Jason Ebaugh wrote in message <7a1pge$euq$1 at news1.tc.umn.edu>...
>"Sergio Navega" <snavega at ibm.net> wrote:
>>>That would, according to what we currently know about brain sizes
>>and evolutionary biology, appear to be pretty fantastic and will
>>prompt for a complete revision of most of the things we know about
>>biological organisms. "Unlikely" would not be strong enough a word
>>to describe this hypothesis.
>>>Am I misunderstanding you here? You claim that mentalism would
>require a complete revision of biology! With no offense intended, that
>staement makes me seriously doubt your training and understanding.
>Mentalism is indeed a force in behavioral biology. Many, hell most,
>phanomena of behavior are straining to explain with mentalism.
>Behaviorism is in no better shape. Also, the predictions of
>behaviorism continualy fail to be realized. Thats why classical
>behaviorusm was abandoned.
What is it that you call mentalism? I know this word meaning those
tricks that those guys in Las Vegas do to attract attention (and
get some money). It is just another magic trick.
But if you were talking about "mental states", on the cognitive
psychology side of the story, then I can comment.
You mentioned behaviorism and that discipline (if still existent
today) is against mental states. Since the cognitive science
revolution in the late 50's, things bent a lot to mental states,
leaving behaviorism alone in the dark. I'm against behaviorism,
but that does not mean I'll start putting mental states everywhere.
We can in fact ascribe some mental states to turtles, just as
a matter of populating one graph that goes from paramecia (purely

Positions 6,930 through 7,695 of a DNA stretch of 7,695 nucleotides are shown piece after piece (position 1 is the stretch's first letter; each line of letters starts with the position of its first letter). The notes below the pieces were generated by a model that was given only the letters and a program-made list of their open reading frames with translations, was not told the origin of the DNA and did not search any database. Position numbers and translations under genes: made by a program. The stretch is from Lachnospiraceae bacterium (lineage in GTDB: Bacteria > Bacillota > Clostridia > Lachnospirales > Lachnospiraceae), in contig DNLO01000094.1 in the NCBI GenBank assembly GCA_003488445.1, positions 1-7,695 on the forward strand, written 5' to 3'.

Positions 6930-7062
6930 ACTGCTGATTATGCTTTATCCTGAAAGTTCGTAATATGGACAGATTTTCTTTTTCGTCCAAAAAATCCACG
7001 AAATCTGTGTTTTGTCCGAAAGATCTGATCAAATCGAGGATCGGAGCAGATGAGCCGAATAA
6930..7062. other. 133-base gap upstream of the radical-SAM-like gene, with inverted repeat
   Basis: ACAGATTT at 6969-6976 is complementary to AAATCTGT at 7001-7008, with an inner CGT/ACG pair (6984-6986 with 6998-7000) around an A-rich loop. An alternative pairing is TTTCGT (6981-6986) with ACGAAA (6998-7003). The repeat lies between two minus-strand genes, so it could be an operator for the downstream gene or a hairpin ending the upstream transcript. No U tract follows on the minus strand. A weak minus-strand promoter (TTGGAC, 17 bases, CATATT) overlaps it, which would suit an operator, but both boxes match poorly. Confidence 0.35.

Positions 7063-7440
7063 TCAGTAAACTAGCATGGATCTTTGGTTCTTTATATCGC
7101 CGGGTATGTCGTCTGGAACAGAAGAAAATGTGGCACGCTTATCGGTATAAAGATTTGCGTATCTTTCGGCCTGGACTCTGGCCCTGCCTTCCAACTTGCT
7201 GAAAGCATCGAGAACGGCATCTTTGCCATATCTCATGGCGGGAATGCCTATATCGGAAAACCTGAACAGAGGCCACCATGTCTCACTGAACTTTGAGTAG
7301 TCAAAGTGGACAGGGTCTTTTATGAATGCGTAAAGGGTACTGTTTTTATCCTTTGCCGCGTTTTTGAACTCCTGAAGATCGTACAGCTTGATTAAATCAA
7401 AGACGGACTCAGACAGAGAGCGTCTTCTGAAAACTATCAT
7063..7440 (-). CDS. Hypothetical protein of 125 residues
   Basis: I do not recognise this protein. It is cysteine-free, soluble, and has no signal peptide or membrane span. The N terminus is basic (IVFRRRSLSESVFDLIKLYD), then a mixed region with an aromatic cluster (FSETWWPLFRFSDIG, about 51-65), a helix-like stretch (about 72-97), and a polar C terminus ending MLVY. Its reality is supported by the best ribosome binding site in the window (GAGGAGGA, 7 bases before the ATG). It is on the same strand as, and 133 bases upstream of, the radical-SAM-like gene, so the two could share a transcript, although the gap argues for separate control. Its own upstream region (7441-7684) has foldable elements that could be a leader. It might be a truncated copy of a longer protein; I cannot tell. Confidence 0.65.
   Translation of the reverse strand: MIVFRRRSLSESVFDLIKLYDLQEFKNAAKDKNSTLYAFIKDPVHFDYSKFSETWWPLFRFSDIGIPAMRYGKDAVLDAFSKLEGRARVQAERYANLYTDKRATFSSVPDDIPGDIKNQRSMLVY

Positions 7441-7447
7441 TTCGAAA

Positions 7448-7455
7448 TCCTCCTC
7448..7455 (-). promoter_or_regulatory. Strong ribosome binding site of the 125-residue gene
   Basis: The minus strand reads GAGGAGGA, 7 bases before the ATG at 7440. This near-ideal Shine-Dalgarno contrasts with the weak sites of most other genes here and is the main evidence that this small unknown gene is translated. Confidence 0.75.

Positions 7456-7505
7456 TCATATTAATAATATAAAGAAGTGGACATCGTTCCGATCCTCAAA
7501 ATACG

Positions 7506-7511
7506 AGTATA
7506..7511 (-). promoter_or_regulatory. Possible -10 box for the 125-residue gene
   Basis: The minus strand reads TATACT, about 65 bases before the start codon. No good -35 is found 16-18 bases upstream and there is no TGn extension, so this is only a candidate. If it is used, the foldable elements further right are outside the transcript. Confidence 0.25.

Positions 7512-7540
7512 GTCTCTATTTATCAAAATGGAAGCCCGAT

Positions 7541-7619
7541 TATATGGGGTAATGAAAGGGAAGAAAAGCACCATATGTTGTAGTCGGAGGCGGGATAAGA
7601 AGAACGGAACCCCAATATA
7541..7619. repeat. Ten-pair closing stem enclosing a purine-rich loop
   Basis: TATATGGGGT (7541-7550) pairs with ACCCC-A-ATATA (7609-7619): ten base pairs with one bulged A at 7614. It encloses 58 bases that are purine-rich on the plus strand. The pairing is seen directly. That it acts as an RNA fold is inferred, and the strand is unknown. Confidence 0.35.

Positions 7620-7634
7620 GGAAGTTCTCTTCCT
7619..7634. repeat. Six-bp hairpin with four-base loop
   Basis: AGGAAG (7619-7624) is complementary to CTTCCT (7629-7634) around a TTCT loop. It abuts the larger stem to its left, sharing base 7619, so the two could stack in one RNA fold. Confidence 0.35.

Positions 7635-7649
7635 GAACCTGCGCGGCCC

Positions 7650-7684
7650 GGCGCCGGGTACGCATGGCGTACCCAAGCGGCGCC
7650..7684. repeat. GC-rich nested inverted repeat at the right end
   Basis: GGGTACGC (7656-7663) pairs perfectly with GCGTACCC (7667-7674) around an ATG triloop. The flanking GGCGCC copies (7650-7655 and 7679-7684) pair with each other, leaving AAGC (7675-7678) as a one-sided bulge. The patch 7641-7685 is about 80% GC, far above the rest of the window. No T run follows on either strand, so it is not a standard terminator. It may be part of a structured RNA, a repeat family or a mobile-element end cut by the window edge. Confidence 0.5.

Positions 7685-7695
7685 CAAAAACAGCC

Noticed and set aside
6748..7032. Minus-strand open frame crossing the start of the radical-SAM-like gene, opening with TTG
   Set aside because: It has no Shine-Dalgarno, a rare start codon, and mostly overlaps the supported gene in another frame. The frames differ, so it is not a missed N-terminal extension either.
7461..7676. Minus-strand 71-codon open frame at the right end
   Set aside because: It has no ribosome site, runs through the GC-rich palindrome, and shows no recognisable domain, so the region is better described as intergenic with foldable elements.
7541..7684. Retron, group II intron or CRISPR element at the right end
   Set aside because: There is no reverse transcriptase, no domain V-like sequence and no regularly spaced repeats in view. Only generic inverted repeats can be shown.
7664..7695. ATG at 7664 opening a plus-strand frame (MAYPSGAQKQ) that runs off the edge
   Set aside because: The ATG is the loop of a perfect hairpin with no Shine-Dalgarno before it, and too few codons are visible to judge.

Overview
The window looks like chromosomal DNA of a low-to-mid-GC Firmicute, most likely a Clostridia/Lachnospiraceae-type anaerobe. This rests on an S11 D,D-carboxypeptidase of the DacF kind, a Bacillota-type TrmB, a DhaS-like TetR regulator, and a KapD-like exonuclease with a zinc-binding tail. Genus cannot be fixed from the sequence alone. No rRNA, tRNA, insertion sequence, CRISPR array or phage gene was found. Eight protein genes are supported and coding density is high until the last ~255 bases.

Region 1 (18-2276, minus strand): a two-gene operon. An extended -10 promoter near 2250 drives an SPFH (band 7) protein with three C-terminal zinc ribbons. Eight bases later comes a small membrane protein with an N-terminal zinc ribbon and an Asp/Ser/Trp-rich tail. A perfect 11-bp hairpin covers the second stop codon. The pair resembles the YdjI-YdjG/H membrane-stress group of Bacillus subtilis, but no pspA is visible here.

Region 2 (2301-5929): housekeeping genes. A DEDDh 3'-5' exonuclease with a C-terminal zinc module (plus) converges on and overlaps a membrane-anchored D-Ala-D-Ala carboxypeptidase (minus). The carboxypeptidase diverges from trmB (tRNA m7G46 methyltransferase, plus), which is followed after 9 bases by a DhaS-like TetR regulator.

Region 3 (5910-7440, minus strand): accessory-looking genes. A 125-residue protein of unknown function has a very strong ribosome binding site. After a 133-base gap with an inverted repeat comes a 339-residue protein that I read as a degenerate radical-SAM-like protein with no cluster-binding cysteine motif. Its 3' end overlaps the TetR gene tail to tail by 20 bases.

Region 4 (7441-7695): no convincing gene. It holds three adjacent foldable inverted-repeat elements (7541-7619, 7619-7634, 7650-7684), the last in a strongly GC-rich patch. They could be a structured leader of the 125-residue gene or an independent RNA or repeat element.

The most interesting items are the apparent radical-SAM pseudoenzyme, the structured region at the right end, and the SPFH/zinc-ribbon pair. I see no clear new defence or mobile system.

reactive, no mental states) to humans (reactive in some occasions,
but importantly driven by mental states). In that regard, I may
agree that a turtle is much more able to have some mental states
But what I was trying to say is that the extent of what we call
mental states is very dependent on the organism being able to
*perceive* things. Perception is something that is not only related
to sensory transducer acuity, such as that we have in our eyes and
ears. It is dependent on what the brain does with that information.
To be able to empathize with a human, one animal must have enough
*perceptual ability* to discriminate eyes in a face. Not only that,
but also to *associate* that a certain orientation of the eyes mean
something in relation to the entities' *state of mind*. This
demands some kind of comprehension of that states of mind.
Humans are, obviously, able to do this, and so are chimpanzees
(to certain limits). Dogs are not able to do so much, neither
all animals in a lower evolutionary scale than they are.
One need brain power (neocortex) to be able to do that kind of
perceptual discrimination. A turtle simply does not have enough
brain to be able to discriminate eyes and associate their
position to a supposed state of mind. This is what we know
today from cognitive neuroscience and evolutionary biology.